- Use an analytics solution that allows filtering data by app version, location and device type (for Android). This is very important in addressing the dirty data issue, and in determining which platforms and devices in which to commit time, effort and resources.
- The free-to-use model proliferating on the App Store provides customers a risk-free opportunity to experience an application, which in turn provides app developers with free insights into their virtual economies and player incentives to gain the most effective conversion rates.
- Android users are still experiencing more friction in payments, resulting in lower average revenue per user (ARPU) and lower monetization rates in general.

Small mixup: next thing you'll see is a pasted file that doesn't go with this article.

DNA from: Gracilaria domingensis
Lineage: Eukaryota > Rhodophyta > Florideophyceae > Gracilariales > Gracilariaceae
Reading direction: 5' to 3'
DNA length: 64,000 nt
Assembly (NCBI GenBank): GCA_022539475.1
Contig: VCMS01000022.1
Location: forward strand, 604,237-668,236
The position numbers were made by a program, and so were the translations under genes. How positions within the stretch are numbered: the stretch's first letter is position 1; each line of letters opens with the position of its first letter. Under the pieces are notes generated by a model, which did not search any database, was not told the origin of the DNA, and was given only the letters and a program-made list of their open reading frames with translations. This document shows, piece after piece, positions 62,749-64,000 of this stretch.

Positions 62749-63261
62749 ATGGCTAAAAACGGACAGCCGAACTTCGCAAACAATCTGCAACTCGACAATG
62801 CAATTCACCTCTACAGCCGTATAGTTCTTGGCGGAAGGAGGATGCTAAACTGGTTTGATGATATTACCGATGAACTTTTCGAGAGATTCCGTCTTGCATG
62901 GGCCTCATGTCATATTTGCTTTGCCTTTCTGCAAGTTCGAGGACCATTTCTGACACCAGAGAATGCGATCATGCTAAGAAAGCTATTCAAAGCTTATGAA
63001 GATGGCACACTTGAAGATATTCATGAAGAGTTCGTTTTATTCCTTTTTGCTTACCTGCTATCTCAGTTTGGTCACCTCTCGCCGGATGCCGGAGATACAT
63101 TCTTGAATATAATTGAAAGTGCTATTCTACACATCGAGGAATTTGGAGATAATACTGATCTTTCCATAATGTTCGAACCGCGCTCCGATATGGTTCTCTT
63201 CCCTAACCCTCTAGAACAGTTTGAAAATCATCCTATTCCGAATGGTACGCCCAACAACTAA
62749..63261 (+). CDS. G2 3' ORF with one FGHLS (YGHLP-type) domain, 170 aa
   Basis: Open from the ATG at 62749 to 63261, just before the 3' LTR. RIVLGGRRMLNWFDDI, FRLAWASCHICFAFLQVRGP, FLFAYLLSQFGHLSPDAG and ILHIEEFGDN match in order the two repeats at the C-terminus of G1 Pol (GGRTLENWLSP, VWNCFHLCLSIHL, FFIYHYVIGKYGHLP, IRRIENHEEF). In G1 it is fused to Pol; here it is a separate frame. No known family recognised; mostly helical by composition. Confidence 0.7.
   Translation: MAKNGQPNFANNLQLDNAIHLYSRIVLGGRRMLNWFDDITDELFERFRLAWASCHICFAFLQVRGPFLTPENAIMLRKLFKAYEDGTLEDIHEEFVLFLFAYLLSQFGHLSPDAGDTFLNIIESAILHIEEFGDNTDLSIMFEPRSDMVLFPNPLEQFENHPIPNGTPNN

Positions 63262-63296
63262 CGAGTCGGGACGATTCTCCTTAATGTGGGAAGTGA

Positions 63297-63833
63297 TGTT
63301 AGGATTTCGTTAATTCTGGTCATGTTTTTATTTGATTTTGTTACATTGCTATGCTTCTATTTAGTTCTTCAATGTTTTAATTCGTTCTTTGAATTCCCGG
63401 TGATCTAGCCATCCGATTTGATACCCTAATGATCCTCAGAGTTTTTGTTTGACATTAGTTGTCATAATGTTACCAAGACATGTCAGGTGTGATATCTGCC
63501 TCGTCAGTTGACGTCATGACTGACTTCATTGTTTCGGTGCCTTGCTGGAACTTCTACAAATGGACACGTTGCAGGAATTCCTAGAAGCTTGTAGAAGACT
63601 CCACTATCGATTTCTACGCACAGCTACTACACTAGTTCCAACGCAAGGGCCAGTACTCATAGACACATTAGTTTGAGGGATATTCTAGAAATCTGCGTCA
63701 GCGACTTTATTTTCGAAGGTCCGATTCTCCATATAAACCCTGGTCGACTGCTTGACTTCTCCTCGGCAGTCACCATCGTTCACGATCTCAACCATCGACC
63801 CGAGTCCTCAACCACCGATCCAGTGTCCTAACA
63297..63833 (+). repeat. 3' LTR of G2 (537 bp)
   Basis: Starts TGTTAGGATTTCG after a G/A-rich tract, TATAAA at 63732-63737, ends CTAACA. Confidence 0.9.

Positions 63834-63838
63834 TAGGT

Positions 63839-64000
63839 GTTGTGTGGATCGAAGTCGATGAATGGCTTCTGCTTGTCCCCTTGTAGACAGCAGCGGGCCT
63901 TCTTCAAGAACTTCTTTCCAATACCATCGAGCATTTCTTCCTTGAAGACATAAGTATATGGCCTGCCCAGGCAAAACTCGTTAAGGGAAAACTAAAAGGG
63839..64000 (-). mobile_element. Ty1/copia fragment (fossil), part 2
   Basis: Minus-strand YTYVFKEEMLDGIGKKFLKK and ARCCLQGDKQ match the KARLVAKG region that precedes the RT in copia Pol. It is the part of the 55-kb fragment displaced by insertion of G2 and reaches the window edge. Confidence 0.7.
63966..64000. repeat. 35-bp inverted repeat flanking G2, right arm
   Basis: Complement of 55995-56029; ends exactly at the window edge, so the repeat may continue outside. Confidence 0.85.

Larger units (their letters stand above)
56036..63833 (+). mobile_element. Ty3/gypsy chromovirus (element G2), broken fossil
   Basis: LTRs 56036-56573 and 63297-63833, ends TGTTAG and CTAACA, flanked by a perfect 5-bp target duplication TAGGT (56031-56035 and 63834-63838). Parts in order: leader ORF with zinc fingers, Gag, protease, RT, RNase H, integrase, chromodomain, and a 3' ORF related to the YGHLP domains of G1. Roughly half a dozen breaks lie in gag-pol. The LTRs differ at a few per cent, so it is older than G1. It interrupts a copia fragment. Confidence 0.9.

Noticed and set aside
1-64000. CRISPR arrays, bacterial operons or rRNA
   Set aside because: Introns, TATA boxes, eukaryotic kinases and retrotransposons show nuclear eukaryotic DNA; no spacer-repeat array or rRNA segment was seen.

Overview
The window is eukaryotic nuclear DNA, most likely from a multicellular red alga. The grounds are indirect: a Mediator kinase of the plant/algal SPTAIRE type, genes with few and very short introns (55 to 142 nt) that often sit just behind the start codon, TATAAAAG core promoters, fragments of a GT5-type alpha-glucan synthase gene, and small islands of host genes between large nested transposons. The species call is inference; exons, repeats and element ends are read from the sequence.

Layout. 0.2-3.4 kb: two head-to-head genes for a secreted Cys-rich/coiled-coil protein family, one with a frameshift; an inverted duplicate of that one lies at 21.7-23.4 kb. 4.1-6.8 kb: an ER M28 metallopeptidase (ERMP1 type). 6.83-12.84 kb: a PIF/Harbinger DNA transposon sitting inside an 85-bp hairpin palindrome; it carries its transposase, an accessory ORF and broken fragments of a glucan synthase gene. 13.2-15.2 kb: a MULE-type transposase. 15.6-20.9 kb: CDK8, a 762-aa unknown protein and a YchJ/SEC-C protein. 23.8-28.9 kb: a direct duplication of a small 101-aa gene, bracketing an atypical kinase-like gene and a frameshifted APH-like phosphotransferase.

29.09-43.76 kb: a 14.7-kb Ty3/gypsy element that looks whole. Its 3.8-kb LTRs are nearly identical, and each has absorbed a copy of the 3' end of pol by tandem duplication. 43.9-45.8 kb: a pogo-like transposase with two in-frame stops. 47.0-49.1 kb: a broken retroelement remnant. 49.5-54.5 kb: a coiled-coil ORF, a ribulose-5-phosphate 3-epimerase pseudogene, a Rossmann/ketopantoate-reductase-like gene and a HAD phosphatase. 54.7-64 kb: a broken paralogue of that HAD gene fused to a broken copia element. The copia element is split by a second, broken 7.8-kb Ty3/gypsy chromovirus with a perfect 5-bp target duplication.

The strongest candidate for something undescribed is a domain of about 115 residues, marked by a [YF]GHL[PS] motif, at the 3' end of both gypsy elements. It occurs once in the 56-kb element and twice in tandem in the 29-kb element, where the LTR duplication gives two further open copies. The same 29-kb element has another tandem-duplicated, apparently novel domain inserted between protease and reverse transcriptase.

- To gauge the quality of users, developers need insight into the in-app behavior of their paying users, which marketing channel they came in from, and ultimately how profitable their customers are by each marketing channel on an ROI basis.
- Developers need tools to monetize players that may not make in-app purchases.
- Optimize game mechanics that encourage purchasing, while balancing engagement. Use analytics to see how the two play out using custom event tracking and funnels.
- Individually track each and every revenue channel, from in-app purchase to advertising yields, understanding the best price points, for-sale item mix and conversion funnels–ultimately using data to understand and optimize the economy underlying the game.
- Employ messaging tactics to remain connected with users on new features/offers, e.g., push notifications and email. Oftentimes, re-engaged users will monetize at a higher rate if the user experience is tweaked and re-targeted to them.